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I plan to use libSVM for a one-class svm problem, but I'm not sure about the meaning of nu in svm_parameter.

Does it mean the probability that a test point lies outside of a set S (estimated from the training data) equals nu?

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Related to: SVM with only one type of label. –  chl Oct 28 '12 at 8:31
    
How did you set the label of training data and test data –  Mark.M Oct 31 '13 at 11:21

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A Tutorial on $\nu$-Support Vector Machines [PDF] (Section 6, proposition 1) It's not exactly a probability. In the context of soft-margin SVM, we introduce slack variables in the margin and minimize its sum, and:

  • "(i) $\nu$ is an upper bound on the fraction of margin errors (and hence also on the fraction of training errors).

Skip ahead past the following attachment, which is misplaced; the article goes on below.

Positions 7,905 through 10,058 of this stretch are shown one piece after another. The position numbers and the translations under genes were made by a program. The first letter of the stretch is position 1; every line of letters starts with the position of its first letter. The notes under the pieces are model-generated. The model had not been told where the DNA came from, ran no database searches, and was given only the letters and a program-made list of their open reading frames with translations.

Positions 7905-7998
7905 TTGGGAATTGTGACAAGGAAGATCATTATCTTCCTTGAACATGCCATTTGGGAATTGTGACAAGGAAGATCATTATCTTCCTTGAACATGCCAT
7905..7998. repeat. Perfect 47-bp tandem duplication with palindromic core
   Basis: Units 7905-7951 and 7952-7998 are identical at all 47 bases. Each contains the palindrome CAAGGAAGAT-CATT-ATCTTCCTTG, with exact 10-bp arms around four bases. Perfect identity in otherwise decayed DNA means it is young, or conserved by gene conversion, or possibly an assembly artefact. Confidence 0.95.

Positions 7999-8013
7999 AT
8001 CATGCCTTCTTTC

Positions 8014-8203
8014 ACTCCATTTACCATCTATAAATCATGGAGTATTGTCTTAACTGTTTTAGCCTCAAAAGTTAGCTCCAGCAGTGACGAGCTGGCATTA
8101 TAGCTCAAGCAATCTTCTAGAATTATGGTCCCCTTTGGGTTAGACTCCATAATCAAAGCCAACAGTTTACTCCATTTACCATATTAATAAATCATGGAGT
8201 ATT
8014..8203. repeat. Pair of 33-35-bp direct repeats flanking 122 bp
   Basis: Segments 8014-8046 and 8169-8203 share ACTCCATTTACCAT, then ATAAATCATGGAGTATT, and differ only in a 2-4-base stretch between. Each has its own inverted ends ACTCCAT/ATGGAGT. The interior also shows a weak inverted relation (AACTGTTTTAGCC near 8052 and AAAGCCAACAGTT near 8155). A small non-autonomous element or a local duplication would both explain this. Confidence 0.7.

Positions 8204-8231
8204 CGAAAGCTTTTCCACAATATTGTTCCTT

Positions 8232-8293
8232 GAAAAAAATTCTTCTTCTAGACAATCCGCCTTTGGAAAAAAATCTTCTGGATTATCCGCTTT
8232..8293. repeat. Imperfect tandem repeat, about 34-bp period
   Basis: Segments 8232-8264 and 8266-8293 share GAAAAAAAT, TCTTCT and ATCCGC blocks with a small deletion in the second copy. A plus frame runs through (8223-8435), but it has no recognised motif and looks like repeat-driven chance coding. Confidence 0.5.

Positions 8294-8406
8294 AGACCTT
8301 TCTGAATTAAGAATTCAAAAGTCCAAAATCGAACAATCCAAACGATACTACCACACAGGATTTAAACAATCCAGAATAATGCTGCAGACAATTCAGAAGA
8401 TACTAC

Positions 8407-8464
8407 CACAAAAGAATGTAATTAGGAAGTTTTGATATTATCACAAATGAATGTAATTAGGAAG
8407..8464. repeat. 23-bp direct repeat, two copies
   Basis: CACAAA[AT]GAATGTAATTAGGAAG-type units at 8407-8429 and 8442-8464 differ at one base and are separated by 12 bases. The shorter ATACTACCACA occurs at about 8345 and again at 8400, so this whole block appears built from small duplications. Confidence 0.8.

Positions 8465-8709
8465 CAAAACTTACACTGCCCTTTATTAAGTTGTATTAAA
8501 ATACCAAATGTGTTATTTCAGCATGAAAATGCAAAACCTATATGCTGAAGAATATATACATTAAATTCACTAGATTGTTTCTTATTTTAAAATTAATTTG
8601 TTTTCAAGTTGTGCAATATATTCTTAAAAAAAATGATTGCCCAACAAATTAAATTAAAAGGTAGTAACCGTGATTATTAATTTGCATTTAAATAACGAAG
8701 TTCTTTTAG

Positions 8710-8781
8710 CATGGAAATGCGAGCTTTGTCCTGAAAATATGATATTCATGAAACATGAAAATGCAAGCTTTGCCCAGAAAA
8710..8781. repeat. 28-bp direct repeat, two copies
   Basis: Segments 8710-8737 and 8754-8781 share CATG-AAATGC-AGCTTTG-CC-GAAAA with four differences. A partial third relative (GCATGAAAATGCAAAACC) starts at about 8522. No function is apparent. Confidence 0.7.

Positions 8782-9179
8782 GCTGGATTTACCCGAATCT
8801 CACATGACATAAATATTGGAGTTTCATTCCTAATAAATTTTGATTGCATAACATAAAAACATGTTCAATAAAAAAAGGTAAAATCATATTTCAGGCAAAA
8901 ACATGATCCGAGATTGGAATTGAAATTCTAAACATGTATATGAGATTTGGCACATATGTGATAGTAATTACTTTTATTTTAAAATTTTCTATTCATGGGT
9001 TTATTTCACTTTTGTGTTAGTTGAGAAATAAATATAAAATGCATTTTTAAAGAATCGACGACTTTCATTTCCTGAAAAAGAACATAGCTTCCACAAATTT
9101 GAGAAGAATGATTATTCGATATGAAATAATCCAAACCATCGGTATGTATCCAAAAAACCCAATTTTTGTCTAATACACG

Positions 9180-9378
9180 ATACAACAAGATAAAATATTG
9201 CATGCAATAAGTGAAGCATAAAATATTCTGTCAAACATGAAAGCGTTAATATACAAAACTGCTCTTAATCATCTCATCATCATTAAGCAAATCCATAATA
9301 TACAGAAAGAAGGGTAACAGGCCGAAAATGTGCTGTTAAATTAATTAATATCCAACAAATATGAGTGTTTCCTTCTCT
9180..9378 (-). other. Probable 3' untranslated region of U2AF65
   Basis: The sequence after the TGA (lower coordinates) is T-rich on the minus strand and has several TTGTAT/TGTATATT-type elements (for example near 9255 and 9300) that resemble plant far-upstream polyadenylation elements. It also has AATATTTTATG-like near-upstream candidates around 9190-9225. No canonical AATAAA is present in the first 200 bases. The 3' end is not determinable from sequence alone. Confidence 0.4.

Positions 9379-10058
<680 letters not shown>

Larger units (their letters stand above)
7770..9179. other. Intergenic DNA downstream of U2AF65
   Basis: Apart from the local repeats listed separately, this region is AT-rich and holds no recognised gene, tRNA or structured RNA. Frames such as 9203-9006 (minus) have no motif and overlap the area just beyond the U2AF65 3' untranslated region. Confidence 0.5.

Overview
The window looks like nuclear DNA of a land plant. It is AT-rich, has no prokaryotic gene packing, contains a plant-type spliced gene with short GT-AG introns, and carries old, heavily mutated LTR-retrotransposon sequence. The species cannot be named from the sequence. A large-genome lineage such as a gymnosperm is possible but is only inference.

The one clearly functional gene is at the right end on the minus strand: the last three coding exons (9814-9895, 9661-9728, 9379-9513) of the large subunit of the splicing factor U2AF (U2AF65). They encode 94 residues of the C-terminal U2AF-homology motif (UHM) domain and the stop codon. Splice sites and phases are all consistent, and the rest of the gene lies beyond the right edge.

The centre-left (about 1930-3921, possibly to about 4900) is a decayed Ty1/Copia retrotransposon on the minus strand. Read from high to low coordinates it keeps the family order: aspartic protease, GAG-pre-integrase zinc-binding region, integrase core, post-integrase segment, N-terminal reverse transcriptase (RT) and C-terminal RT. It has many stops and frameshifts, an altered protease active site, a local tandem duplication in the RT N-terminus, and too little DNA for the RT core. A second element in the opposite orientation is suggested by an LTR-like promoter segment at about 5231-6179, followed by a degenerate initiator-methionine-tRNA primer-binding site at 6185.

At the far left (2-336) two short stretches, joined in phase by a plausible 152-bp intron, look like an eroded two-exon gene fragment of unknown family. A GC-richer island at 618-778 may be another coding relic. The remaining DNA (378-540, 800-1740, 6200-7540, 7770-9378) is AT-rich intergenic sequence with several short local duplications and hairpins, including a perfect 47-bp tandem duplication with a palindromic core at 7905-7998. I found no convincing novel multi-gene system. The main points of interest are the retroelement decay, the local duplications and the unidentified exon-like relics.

• (ii) $\nu$ is a lower bound on the fraction of Support Vectors."
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my training data consists of the instances from the class I want to identify, and I know most real-world data will NOT fall into that class. Should I set the value of nu to be smaller (e.g., less than 0.5?) –  user11869 Oct 28 '12 at 18:14
    
Well, that's a good question. What I didn't understand is how the information of the "real-world data" could change the way you set the "nu" parameter. As I see it, you need to expect that your training will generalize and, in that sense, the parameter nu is related to how many outliers are going to be permitted (or, it's a upper bound in the fraction of training points outside the estimated region). Nevertheless, a small "nu" indicates a bigger region to be estimated. (springerlink.com/content/978-3-540-34628-9/…) What you say may work in this sense. –  EliezerSilva Oct 29 '12 at 2:37

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